The economic crisis that unfolded in 2008 and 2009 had a severe impact on all of the nation's financial institutions, including credit unions. Debbie Matz, the chairman of the National Credit Union Administration (NCUA), regulates more than 6,700 federally insured credit unions. During the crisis, she instituted a number of reforms and oversaw the raising of nearly $30 billion from the sale of securitized notes to provide liquidity to the system.
Matz spoke with Tom Fox, a guest writer for On Leadership and the vice president for leadership and innovation at the nonprofit Partnership for Public Service. Fox also heads the Partnership's Center for Government Leadership. His organization works with NCUA's leadership team to help them improve employee satisfaction and commitment.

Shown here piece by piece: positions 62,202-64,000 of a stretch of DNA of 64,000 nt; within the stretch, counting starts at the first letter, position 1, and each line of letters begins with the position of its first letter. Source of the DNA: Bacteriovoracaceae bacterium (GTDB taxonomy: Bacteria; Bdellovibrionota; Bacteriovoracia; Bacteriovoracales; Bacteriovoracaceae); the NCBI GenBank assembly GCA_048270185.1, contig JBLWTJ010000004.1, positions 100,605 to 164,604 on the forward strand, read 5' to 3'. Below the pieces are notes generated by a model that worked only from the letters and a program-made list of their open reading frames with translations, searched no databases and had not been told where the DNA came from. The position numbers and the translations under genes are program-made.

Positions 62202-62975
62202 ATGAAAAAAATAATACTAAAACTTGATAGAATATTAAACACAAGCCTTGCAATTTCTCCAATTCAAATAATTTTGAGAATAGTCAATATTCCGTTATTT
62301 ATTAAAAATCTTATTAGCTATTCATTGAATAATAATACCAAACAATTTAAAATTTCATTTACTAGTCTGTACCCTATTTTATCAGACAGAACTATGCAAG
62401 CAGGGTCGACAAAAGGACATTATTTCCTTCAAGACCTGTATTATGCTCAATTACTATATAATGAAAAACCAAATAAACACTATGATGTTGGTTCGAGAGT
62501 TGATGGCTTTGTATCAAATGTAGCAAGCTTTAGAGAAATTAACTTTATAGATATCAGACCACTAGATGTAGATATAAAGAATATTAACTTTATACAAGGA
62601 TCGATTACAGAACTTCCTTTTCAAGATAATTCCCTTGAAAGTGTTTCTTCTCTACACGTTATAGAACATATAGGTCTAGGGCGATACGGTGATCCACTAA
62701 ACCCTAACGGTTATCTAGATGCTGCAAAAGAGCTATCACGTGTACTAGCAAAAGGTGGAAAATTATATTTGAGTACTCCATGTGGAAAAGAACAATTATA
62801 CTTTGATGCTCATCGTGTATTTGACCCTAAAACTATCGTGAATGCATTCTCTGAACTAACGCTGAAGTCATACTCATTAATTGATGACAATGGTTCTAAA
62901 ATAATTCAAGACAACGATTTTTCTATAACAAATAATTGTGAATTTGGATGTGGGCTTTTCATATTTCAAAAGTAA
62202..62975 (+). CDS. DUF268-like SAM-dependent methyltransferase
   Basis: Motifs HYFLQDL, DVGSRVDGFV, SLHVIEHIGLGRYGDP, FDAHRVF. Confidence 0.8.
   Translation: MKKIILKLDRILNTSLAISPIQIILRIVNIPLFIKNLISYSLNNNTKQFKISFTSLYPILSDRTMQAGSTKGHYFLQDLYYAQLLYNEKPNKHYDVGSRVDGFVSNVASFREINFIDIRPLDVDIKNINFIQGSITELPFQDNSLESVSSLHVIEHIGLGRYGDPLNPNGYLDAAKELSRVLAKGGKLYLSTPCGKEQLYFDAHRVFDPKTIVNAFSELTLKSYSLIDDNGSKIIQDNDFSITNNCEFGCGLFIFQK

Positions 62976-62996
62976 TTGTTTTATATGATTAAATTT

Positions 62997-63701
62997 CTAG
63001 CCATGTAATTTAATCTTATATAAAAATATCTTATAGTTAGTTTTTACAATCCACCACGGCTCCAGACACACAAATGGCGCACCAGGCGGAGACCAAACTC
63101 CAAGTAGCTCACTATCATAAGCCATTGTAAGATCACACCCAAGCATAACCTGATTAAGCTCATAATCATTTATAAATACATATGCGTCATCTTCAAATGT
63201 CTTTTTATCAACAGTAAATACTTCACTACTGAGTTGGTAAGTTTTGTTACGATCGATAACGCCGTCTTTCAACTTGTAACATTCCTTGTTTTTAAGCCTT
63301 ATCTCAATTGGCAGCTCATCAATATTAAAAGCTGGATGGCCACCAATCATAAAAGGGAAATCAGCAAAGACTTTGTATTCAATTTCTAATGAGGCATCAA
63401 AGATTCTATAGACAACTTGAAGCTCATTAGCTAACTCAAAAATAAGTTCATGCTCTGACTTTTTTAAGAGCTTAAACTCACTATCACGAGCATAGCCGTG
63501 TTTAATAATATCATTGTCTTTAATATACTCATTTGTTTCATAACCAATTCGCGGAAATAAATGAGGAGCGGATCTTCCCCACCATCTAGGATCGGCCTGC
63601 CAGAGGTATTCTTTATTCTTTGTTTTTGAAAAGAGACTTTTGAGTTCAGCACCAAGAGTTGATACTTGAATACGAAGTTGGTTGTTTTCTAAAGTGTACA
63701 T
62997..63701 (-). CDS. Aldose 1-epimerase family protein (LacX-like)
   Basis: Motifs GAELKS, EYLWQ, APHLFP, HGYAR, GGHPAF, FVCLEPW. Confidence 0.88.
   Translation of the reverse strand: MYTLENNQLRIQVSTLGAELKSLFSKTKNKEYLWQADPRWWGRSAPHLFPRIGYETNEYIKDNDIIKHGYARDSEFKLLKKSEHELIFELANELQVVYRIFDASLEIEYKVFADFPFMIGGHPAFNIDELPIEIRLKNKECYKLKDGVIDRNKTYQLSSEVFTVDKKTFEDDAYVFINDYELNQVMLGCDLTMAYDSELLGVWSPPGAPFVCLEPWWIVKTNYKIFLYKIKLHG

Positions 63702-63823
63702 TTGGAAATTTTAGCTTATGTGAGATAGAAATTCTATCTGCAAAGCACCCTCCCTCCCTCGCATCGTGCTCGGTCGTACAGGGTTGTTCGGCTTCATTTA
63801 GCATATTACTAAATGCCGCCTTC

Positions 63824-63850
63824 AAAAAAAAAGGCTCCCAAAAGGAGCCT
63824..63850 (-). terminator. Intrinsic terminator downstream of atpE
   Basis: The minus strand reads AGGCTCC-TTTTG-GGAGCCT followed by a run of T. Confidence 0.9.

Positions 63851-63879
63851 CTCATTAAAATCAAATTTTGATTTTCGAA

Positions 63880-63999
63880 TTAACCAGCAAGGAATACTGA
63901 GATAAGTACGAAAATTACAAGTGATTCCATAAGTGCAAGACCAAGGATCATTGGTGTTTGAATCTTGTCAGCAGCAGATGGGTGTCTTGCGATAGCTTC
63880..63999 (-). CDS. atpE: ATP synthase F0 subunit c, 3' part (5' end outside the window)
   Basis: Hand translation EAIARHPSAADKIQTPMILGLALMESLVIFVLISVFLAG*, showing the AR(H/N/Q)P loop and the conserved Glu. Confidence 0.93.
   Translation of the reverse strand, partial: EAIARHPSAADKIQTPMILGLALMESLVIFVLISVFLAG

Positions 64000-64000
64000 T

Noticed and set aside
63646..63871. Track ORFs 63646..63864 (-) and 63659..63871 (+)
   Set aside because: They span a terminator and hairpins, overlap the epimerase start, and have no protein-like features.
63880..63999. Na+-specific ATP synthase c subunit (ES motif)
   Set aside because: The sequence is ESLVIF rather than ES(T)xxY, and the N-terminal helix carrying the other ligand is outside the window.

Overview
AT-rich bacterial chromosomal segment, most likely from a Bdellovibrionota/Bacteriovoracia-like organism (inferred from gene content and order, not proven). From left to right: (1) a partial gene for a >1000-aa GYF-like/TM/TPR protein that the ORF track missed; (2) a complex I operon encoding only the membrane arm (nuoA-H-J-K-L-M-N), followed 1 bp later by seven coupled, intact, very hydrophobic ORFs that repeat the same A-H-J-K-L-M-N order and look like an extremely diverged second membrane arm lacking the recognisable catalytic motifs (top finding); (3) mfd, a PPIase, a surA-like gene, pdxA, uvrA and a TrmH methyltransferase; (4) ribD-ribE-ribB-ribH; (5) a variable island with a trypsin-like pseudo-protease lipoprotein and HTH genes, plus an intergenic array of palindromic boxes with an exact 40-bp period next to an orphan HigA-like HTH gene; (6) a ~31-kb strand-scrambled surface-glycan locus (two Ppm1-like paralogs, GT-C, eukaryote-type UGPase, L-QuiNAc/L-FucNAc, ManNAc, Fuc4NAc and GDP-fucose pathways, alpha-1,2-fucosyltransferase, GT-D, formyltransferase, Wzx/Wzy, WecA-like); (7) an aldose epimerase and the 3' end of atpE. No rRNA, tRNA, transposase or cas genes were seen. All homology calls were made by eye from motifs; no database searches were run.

How would you explain the National Credit Union Administration to the American public?
We protect the deposits of the almost 95 million Americans who have accounts at federally insured credit unions. It's an industry with $1 trillion in assets. But it's one of those jobs, like many other federal jobs, which, when you do your job well, it's invisible and nobody knows you're doing it. No one has ever lost a penny at a federally insured credit union. That is our best reward -- we are doing our job well and federally insured credit unions are safe and sound.